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Saturday, November 28, 2020

Make more progress with mindful rehearsals



I think we all get stuck on auto-pilot sometimes.  Sometimes I zone out on my drive to work and I don't remember stopping at stop lights.  I'm sure I do stop, but I'm not always actively allowing my brain to pay attention to every detail during my drive.  I think I sometimes get stuck on auto-pilot at work, too.  I run my rehearsals with fast pacing in much the same style every day.  I target what to rehearse and quicky go about fixing things.  A couple weeks ago, I noticed I was fixing the exact same passages in our music every single day.  I know students need repitition, but at what point should it stick?  I realized I needed to change the way I was running my rehearsals.  I had been thinking for my students...telling what how and what to fix.  A shift was needed to help students become more accountable.


To begin my rehearsal transformation, I showed a couple Brain Games clips to help students learn the idea of paying attention and noticing details:

To keep with the mindfulness theme, I showed a short video clip at the start of each reheasal.  This reminded students to be mindful during rehearsals.  I used about 20-30 seconds of this video (carefully screen this one become showing students).  It's amazing to watch this guy sneak hot-dogs into people's pocket's without them noticing:


Poetry for Neanderthals is a fun game for teaching mindfulness.  I bought the actual game and we played it as a class for about 5 minutes.  It takes a lot of mindfulness to play the's a lot like have to get your team to guess a word on a card, but you're only allowed to give hints that are one syllable.  If you say a word with more than one syllable, someone gets to hit you on the head with an inflatable caveman club.  It's pretty hilarious.  It makes you think really carefully about how and what you say.  Students loved this game, so I made my own cards with orchestra terms and words from our concert music to play an 'orchestra version'.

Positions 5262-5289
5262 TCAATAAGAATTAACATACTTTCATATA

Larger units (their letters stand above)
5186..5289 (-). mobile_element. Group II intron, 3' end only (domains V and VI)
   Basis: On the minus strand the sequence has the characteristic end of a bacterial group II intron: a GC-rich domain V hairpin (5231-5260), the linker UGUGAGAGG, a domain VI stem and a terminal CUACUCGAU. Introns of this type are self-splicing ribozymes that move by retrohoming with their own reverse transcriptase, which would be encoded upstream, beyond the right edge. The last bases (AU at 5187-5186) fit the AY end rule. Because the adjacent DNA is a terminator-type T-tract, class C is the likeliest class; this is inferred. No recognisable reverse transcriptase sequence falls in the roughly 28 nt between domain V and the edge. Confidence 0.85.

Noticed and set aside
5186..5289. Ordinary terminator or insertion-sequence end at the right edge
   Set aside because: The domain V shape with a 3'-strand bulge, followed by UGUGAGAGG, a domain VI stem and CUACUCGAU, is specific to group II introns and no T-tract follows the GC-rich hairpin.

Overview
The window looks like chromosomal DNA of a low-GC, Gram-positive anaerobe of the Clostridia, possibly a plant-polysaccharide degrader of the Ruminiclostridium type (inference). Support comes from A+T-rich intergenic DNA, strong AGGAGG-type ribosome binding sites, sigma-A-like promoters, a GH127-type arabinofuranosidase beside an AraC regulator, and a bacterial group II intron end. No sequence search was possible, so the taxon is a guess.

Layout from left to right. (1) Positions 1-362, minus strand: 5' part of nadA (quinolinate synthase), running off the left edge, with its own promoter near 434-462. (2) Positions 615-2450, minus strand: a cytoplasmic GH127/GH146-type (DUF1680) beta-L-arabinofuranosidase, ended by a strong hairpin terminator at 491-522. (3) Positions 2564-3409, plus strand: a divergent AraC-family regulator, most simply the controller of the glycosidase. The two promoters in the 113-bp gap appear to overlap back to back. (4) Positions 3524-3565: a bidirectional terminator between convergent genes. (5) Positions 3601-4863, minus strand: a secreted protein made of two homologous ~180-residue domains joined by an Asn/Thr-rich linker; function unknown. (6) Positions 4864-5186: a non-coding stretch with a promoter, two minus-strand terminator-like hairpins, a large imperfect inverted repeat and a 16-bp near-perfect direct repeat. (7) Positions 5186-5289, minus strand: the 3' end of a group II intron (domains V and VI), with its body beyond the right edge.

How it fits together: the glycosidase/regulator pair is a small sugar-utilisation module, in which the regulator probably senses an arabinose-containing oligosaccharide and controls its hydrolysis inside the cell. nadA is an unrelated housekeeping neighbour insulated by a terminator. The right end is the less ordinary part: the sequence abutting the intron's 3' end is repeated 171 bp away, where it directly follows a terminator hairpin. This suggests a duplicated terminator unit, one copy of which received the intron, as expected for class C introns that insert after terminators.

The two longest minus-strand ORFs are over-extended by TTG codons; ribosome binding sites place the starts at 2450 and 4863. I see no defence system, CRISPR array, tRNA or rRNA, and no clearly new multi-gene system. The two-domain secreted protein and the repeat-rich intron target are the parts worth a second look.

In my beginning class we played a game I created called TWO-WORD rehearsals.  I told students that I had to run the entire class only being able to say 2 words at a time.  No other other explanations.  Students who had comments or questons were only allowed to say 2 words.  It made me really think about what to say and how to say it.  I couldn't count off  '1...2 ready go' to start the group, so I used conducting motions to start them and they followed like pros!  The rehearsal was quiet, focused, efficient, and very mindful.  It's more fun for students if they play along and try to ask questions or make comments during the rehearsal.


During the week, students completed an assignment in Canvas where they read an article and summarized what they learned.  It was really interesting to read their responses.  I learned a lot about how I needed to change my rehearsals to encompass a mindfulness approach.  I highly recommend you read this article, too:


The key to transforming my rehearsals was to ask mindfulness questions.  These questions changed depending on what we were practicing, but here are some examples:

1.  During our scale, was your F# in tune?

2.  Did you use your whole bow the entire time?

3.  Did you play every slur?

4.  Did your eighth notes match your stand partner's notes?

5.  Did you play spiccato at the balance point? many possible questions - it all depends on what you want students to become aware of.

Students responded YES by giving me a thumbs up, NO a thumbs down, or I DIDN'T NOTICE with a flat hand.  I explained to students that a 'yes' or 'no' answer is great - it means they are mindful.  The 'I don't know' response means there is no mindfulness/awareness.